News Column

World Bank to Help Reduce High Rates of Maternal and Child Mortality in Chad

June 17, 2014



The World Bank'sBoard of Executive Directors has just approved a project of potentially lifesaving services maternal and children health which will contribute in complementing Government efforts to address the country's relatively high maternal and child mortality rates.

The new grant financing of nearly US$21 million for the Chad Mother and Child Health Services Strengthening Project consists of a US$15.79 million IDA* grant, plus a US$ 5 million grant from the multi-donor innovative Health Results Based Financing (RBF) Trust Fund, supported by the United Kingdom and Norway. The grants will help accelerate progress towards some of the Millennium Development Goals on maternal and child health.

The project will target a total of 12 health districts in five regions: Batha, Guera, Logone Oriental, Mandoul and Tandjile, which are home to a total of over 2 million people, and have very weak maternal and child health indicators.

Every year, over 400,000 women ready for motherhood and approximately 65,000 infants are expected to benefit from better health services under this project with access to essential services such as antenatal care during pregnancy, deliveries assisted by skilled health personnel, and complete immunization for infants (including vaccines for diseases such as polio, tuberculosis, and diphtheria).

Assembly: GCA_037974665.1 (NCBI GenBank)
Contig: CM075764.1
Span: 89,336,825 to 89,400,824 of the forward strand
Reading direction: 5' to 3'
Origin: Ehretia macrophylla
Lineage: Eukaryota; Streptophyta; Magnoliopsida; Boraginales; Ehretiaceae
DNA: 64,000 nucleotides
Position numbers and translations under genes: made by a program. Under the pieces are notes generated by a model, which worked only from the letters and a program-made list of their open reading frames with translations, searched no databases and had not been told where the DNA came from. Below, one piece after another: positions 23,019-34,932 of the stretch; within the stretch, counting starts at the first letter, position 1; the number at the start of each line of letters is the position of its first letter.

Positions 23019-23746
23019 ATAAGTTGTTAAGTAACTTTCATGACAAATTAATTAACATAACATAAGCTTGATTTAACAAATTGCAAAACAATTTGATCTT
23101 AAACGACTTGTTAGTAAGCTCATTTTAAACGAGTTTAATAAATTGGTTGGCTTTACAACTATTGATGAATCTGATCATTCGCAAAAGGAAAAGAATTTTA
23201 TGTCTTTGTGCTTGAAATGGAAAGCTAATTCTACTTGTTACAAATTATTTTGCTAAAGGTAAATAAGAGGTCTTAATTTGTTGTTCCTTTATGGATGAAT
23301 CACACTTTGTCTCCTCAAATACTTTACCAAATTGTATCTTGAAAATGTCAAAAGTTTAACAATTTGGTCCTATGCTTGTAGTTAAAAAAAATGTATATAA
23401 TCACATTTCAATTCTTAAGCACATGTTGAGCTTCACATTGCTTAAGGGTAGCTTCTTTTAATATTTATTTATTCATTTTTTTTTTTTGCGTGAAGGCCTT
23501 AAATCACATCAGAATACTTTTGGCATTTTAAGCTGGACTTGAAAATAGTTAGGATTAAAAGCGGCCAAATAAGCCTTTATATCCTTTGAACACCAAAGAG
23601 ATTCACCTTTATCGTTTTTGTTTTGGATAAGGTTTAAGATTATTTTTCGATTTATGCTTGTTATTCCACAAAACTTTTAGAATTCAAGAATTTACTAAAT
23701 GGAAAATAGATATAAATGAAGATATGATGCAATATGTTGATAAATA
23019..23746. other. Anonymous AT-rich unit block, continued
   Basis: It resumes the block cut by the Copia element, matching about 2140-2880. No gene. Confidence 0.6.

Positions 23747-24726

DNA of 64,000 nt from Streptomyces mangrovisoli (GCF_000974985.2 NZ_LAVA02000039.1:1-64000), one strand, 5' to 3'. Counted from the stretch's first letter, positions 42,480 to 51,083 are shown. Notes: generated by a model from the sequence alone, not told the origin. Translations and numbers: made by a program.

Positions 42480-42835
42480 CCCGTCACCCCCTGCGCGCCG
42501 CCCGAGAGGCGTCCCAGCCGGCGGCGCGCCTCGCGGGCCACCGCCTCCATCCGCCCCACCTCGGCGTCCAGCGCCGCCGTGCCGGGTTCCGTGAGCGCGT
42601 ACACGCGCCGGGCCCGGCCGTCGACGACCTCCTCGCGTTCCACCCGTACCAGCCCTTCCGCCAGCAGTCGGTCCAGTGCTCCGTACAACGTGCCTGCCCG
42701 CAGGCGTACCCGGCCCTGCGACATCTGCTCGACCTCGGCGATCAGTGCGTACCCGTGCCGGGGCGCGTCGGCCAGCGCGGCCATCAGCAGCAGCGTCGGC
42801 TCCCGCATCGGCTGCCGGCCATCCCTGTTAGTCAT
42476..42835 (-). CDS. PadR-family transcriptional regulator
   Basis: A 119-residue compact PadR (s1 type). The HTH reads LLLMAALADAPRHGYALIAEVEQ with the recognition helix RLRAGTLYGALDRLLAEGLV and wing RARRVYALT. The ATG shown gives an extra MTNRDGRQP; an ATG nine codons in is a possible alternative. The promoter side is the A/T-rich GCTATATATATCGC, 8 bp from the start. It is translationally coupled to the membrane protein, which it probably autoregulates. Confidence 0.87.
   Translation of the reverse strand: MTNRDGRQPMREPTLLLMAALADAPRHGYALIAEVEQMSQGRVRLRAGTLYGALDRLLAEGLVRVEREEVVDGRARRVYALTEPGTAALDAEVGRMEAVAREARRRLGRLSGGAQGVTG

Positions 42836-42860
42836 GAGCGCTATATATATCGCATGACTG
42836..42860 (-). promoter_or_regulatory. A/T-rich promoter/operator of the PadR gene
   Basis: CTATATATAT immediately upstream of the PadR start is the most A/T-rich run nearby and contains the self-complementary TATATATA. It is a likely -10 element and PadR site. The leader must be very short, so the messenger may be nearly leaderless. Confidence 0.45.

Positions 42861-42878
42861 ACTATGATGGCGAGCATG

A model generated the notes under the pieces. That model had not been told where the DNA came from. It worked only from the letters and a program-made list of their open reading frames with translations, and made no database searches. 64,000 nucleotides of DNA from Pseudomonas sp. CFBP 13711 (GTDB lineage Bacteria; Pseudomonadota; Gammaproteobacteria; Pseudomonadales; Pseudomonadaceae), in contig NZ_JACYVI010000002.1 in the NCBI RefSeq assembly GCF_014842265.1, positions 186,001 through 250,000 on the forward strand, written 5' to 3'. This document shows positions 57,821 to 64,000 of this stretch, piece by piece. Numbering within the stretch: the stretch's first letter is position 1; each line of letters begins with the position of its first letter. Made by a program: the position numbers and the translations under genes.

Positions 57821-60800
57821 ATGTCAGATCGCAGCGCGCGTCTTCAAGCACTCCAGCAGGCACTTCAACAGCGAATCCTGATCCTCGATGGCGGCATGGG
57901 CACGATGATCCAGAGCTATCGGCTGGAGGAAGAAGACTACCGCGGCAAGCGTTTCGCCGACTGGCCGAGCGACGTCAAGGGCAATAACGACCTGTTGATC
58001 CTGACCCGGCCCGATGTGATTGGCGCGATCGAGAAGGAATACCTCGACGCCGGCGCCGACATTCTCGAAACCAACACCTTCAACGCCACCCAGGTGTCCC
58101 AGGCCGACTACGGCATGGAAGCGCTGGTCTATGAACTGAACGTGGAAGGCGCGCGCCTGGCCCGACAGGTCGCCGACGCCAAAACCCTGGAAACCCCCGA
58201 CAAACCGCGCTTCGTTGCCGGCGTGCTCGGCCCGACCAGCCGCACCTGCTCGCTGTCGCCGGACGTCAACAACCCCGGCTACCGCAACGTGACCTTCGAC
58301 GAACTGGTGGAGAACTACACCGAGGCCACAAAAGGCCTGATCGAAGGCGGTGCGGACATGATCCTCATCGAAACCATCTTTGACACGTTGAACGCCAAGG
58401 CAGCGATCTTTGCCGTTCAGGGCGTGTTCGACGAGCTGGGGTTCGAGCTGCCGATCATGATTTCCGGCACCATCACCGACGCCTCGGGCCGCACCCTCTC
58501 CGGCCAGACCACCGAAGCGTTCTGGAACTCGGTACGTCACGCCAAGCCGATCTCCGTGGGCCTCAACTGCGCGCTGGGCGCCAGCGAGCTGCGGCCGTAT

The project will also help build capacity in Chad for supervision and management of service delivery, and for the extension of community-based health services, which will also help address malnutrition. Chad's maternal mortality rate is the highest in Central Africa, and immunization of children is very low with a declining trend since 2001.

"Pregnancies are generally life-threatening for women in Chad, especially those living in poor, remote areas without easy access to health services. Moreover, too many children still die from preventable diseases such as malaria, diarrhea or other respiratory diseases," said Adama Coulibaly, World Bank Country Manager for Chad.

"With its focus on results and performance, this project will improve women's access to lifesaving health services for themselves, their children and families. It will not only help strengthen Chad's health system but also the economy as a whole since a healthier labor force will lead to an active economy in the long run."

The project will support health facilities based on the quantity and quality of maternal and child health services delivered to the targeted population. Facilities located in remote areas will receive additional bonuses. Non-governmental organizations will play an important role by serving as purchasing and verification agents. In particular, they will verify service quality.

"This "performance-based financing (PBF)" approach, which incentivizes health facilities to deliver quality health services, has already been piloted in Chad with promising early results, and we will continue to evaluate it rigorously as the project expands across several districts," said Aissatou Diack, World Bank Task Team Leader for this Project.


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Source: AllAfrica


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